When looking at the exercise science research out there, there’s no question that high intensity interval training, or HIIT, seems to be the darling of the fitness world: Study after study shows health benefits that range from lowering your risk of cancer to boosting your brain function.
Add that to the research showing that just small bursts of intense physical activity like sprints can supercharge your weight loss—as little as 8 seconds to 30 seconds of all-out effort at a time, according to one review of the literature out there—and it’s no surprise that more and more people are adding intervals to their training.
But let’s be honest: Have you ever wondered what the real-world implications of this actually are? How much can mere minutes of exercise per week really help if you are trying to lose weight?
For David Paul Kirkpatrick, former president of Paramount Pictures, the answer was simple: a lot.
Kirkpatrick, not one to shy away from a goal—at the age of 66, he logged 100,000 steps in a day—found a sprinting routine that helped him get his fitness back. And he lost some significant weight in the process.
Years ago, when the 68-year-old lived in Santa Monica, California, as a young studio executive, he ran on beach every morning, but did not stick with that habit. As a result, as the years went by and his schedule became even more packed, his weight creeped up along with it.
As Kirkpatrick told Runner’s World, he has a body type that tends to put on extra weight easily. When he reached his heaviest—204 pounds—and found his fitness level declining, he knew he had to do something about it.
He wanted something that was easy to stick to—and fun enough that he would want to exercise regularly.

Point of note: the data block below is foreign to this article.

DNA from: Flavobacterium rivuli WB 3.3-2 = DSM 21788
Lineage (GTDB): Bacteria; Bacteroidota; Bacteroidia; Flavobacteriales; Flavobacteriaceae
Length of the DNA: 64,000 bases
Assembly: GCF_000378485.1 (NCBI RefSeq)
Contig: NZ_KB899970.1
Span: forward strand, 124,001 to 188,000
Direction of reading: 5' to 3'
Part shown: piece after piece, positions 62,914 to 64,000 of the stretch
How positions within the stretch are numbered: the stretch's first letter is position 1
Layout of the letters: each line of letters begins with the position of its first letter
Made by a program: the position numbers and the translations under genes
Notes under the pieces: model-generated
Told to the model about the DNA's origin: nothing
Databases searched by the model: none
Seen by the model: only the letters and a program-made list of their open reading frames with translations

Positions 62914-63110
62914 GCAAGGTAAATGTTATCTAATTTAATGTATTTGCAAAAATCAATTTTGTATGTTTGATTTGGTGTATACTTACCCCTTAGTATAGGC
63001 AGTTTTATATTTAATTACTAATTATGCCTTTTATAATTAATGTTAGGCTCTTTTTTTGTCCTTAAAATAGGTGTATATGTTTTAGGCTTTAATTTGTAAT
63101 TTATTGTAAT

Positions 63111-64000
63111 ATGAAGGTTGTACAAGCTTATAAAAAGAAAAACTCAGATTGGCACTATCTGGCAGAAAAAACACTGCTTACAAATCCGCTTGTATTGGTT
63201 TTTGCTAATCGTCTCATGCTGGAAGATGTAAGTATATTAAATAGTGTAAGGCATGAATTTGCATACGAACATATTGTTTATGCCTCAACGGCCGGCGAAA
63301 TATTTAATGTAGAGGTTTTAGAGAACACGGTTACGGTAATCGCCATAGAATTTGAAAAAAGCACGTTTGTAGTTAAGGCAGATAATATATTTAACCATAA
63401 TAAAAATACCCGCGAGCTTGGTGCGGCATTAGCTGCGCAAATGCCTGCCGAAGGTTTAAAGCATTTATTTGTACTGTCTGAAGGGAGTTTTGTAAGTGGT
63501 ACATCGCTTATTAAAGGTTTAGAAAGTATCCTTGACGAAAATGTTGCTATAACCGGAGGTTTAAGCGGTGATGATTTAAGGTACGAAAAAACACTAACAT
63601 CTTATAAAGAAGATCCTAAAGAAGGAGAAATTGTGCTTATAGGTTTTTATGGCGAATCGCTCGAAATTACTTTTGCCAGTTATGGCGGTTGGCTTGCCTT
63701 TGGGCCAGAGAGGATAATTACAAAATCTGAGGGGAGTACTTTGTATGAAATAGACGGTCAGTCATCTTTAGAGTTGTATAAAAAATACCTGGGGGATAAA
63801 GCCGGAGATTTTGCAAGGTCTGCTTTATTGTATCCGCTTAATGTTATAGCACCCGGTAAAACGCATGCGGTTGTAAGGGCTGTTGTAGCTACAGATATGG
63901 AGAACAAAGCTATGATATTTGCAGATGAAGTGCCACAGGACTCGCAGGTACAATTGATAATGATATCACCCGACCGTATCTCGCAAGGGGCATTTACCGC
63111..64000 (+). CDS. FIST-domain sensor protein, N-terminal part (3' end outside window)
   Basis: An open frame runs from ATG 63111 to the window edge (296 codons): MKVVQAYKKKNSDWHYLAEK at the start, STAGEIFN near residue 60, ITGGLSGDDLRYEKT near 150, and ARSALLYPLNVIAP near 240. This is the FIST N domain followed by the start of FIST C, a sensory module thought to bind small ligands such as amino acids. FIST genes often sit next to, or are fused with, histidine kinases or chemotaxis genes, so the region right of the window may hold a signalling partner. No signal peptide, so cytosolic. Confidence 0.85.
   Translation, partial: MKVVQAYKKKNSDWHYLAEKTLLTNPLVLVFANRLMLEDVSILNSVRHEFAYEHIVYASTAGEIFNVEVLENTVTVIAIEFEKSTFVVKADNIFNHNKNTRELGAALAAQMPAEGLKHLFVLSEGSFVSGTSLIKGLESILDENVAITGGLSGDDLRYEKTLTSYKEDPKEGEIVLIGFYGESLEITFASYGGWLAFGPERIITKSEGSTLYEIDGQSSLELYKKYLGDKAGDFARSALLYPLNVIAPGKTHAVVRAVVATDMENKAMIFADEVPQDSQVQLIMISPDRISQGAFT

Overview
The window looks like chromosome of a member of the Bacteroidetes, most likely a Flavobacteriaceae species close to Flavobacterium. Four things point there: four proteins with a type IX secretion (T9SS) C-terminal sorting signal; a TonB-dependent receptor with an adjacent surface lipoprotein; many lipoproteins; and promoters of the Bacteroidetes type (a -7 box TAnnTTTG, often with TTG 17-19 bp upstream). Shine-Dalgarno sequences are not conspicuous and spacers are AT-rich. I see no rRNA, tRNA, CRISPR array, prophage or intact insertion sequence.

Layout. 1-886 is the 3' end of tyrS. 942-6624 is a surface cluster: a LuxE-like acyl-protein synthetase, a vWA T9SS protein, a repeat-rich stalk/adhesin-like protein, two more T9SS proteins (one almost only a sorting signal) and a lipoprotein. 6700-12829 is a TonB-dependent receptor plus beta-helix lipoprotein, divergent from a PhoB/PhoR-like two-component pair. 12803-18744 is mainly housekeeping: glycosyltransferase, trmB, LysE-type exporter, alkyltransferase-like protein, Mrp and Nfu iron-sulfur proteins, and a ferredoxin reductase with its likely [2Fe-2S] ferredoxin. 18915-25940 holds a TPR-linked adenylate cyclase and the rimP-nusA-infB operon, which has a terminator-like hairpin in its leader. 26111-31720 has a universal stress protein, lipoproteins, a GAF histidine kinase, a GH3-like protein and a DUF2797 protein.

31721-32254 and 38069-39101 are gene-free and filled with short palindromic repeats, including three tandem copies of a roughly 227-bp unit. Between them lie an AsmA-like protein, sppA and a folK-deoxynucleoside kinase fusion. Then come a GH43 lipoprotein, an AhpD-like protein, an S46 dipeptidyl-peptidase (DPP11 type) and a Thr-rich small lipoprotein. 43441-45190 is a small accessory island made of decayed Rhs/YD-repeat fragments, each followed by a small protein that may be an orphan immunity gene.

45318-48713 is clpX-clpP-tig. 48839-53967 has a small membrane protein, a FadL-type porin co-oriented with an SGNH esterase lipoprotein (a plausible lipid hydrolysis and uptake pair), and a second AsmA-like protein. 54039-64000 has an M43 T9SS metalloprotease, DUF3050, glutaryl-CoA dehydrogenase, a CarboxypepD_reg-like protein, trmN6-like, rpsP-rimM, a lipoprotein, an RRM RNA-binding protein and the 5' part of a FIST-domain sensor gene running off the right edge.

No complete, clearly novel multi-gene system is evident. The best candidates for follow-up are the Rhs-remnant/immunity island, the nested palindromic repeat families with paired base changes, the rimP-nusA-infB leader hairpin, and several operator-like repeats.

A chance conversation last year with a friend from Chicago gave him just the impetus he needed: His friend suggested that Kirkpatrick run “like I was five years old again.”
So he did. Chasing a soccer ball is what helped him get back into it, he wrote in an article for Medium.
“It was like a switch went on. My body went into reboot. It was amazing,” he told Runner’s World.
Now, Kirkpatrick follows his sprinting regimen three times a week—taking one rest day between each interval set. He does seven sprints over a seven-minute period, sprinting for as long as he can stand it, which is about 15 seconds, and then recovering for 45 before doing it all over again.
And, his sprinting plan is actually in line with research. A recent meta-analysis found that people who engaged in sprint-interval training (exercise equal to or higher than your VO2 max) lost 29 percent more bodyweight than those who engaged in continuous moderate-intensity exercise. So, it makes sense that adding chasing after a soccer ball to his routine would help boost his weight loss.
Plus, a study published in the ACSM Health and Fitness Journal laid out the benefits of a 7-minute workout, using a mix of bodyweight and high-intensity interval training. While this method incorporates full-body moves, the high-intensity nature of Kirkpatrick’s seven minutes of sprinting follows the same principle.
And though he didn’t set out with a weight loss goal in mind, adding sprinting to his weekly routine, combined with a diet change, has led him to a 44-pound weight loss. (He cut out low-quality carbs like crackers and cookies, focusing instead on whole, plant-based foods. He gets the majority of his protein from chicken, fish, and nuts.)
Kirkpatrick also makes sure to boost physical activity throughout the day, even when he’s not sprinting. He calls himself a compulsive step counter, and makes sure to get 10,000 steps in each day.
That, combined with sprinting and diet change, has helped him reach 160 pounds—the weight he was in high school.
“The leanness is surely from sprinting. I never had that with running on the beach in Santa Monica,” he says.
While Kirkpatrick’s 21 minutes of weekly sprints was not a magic bullet—he combined it with diet changes and increased physical activity throughout the day—it does show the benefits of how just a little bit of sweat can yield big results. So go ahead, listen to the research: Add some intervals to your routine, and your body just may thank you, too.
Author: Jordan Smith